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Rome, Open City (1945)

Roma città aperta (original title)
Not Rated | | Drama, Thriller, War | 8 October 1945 (Italy)
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During the Nazi occupation of Rome in 1944, the Resistance leader, Giorgio Manfredi, is chased by the Nazis as he seeks refuge and a way to escape.

Director:

Roberto Rossellini

Writers:

Sergio Amidei (screenplay) (as A. Amidei), Federico Fellini (collaboration on screenplay) (as F. Fellini) | 4 more credits »
Reviews
Nominated for 1 Oscar. Another 7 wins. See more awards »

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Cast

Complete credited cast:
Aldo Fabrizi ... Don Pietro Pellegrini
Anna Magnani ... Pina
Marcello Pagliero Marcello Pagliero ... Giorgio Manfredi aka Luigi Ferraris
Vito Annichiarico Vito Annichiarico ... Piccolo Marcello
Nando Bruno Nando Bruno ... Agostino the Sexton
Harry Feist Harry Feist ... Major Bergmann
Giovanna Galletti ... Ingrid
Francesco Grandjacquet Francesco Grandjacquet ... Francesco
Eduardo Passarelli Eduardo Passarelli ... Neighborhood Police Sergeant (as Passarelli)
Maria Michi ... Marina Mari
Carla Rovere Carla Rovere ... Lauretta
Carlo Sindici Carlo Sindici ... Police Commissioner
Joop van Hulzen Joop van Hulzen ... Captain Hartmann (as Van Hulzen)
Ákos Tolnay Ákos Tolnay ... Austrian Deserter (as A. Tolnay)
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Storyline

The location: Nazi occupied Rome. As Rome is classified an open city, most Romans can wander the streets without fear of the city being bombed or them being killed in the process. But life for Romans is still difficult with the Nazi occupation as there is a curfew, basic foods are rationed, and the Nazis are still searching for those working for the resistance and will go to any length to quash those in the resistance and anyone providing them with assistance. War worn widowed mother Pina is about to get married to her next door neighbor Francesco. Despite their situation - Pina being pregnant, and Francesco being an atheist - Pina and Francesco will be wed by Catholic priest Don Pietro Pelligrini. The day before the wedding, Francesco's friend, Giorgio Manfredi, who Pina has never met, comes looking for Francesco as he, working for the resistance, needs a place to hide out. For his latest mission, Giorgio also requests the assistance of Don Pietro, who is more than willing as he sees... Written by Huggo

Plot Summary | Add Synopsis

Taglines:

Rossellini's Great Film of Our Time

Genres:

Drama | Thriller | War

Certificate:

Not Rated | See all certifications »

Parents Guide:

View content advisory »
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Details

Country:

Italy

Language:

Italian | German | Latin

Release Date:

8 October 1945 (Italy) See more »

Also Known As:

Rome, Open City See more »

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Box Office

Cumulative Worldwide Gross:

$16,712
See more on IMDbPro »

Company Credits

Production Co:

Excelsa Film See more »
Show more on IMDbPro »

Technical Specs

Runtime:

Sound Mix:

Mono (Western Electric Recording)

Aspect Ratio:

1.37 : 1
See full technical specs »
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Did You Know?

Trivia

Pope Francis has listed Rome, Open City (1945) as one of his favorite movies, alongside Federico Fellini's La Strada (1954). See more »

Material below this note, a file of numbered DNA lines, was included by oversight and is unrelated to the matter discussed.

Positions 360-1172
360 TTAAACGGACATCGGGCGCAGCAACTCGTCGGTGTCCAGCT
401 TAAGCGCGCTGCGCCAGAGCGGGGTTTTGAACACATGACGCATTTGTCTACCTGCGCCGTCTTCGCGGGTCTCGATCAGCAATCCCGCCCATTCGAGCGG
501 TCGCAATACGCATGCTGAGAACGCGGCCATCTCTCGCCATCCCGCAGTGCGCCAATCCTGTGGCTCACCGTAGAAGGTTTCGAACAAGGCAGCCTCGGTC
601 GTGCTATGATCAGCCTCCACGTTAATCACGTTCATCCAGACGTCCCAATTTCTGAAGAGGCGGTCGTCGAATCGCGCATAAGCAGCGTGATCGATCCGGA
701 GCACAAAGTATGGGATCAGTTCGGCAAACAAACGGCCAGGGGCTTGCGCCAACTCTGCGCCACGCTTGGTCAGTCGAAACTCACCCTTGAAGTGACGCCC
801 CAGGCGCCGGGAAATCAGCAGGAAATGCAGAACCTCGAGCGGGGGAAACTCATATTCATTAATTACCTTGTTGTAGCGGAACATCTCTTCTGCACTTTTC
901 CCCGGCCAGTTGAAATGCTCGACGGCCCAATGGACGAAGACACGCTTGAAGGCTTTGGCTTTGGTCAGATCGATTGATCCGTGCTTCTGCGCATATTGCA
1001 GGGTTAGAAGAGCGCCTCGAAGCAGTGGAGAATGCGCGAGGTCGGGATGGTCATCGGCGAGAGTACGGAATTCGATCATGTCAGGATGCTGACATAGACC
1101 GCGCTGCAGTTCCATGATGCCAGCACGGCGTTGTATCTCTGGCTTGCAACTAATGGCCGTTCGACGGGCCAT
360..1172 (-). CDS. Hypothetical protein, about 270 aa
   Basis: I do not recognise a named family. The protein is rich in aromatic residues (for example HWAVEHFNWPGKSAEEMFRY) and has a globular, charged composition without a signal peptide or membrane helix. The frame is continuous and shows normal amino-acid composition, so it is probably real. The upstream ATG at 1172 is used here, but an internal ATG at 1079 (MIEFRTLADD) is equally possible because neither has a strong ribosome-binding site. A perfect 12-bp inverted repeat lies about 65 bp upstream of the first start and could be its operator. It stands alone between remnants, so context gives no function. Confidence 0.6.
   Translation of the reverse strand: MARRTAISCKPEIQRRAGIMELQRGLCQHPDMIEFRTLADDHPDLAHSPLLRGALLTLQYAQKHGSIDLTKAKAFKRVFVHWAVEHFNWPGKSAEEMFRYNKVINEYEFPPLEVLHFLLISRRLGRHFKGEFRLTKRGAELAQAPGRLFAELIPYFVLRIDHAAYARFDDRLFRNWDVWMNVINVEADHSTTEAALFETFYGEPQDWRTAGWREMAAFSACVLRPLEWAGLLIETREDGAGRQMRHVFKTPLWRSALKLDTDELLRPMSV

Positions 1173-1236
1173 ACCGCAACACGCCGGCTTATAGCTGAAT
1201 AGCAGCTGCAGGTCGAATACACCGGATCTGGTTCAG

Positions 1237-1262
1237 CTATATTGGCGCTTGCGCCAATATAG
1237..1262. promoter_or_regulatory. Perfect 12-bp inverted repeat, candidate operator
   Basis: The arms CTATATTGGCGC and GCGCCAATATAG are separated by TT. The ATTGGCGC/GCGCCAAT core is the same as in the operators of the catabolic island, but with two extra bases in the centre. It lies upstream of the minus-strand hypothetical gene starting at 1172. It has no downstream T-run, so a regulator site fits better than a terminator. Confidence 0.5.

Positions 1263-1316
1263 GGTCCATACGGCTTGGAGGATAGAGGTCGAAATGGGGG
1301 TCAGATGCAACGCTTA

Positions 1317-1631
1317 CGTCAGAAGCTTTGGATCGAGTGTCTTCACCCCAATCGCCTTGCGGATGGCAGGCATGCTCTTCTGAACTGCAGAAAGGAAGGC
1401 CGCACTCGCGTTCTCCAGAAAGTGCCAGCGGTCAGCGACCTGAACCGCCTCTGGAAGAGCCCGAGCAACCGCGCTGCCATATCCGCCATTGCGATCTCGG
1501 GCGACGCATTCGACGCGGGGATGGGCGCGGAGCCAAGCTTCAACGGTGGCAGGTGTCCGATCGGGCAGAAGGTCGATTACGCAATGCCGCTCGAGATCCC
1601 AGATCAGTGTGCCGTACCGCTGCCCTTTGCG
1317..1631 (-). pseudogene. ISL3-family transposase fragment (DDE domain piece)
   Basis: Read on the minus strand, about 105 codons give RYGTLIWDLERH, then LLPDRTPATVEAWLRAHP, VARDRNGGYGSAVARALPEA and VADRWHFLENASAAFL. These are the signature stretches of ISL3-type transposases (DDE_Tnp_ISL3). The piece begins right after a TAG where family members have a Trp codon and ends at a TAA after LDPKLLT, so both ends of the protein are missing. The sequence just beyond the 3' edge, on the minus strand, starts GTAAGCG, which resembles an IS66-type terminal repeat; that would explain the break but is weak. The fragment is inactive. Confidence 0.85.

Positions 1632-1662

Quotes

Major Bergman: How these Italians scream!
See more »

Connections

Referenced in Camera d'albergo (1981) See more »

Soundtracks

Mallinata Fiorentina
Composed by Giovanni D'Anzi
Lyrics by Michele Galdieri (as Galdieri)
(1941)
See more »

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User Reviews

 
Nice Piece of Work for its Time
10 May 2006 | by B24See all my reviews

Like so many movies made during or shortly after WWII, this one reveals more about the circumstances of its creation than anything novel in the story line. Stock good guys and bad guys fill the screen, and the sombre tone of it all trumps any truly objective attempt to critique it according to some dispassionate set of standards. The fact that it was made at all and continues to be shown to appreciative audiences via cable television speaks for itself.

The strength of the production lies indeed in powerful individual scenes and some inspired acting. It captures attention from the beginning and holds the viewer rapt until the final minutes, even though the cinematic values are at best crude, requiring a forgiving eye. One identifies easily with its emotional force.

That said, its shortcomings are rather obvious. The Nazis are mainly not native speakers of German, with accents ranging from Dutch to Italian, and the one German officer who speaks ill of the "master race" is in his cups rather than a sober judge of the evil around him. The viewer would do well to remember that fascism in Italy was a homegrown phenomenon well before the Germans took over the show in 1944. Note how the Red Menace is thrown in the face of patriotic Italians as a ploy to gain their acquiescence to Nazi control. Elements of moral decadence among the evildoers likewise diminishes rather than enhances the proposition that they are rational perpetrators of that evil, bent on excusing their acts by twisting the truth to suit their own agenda.

Yet this was a contemporaneous Italian reflection on fresh history, and that cannot be faulted by 21st Century revisionists. It also restored a vital industry to Italy, and presaged many great films that followed it.


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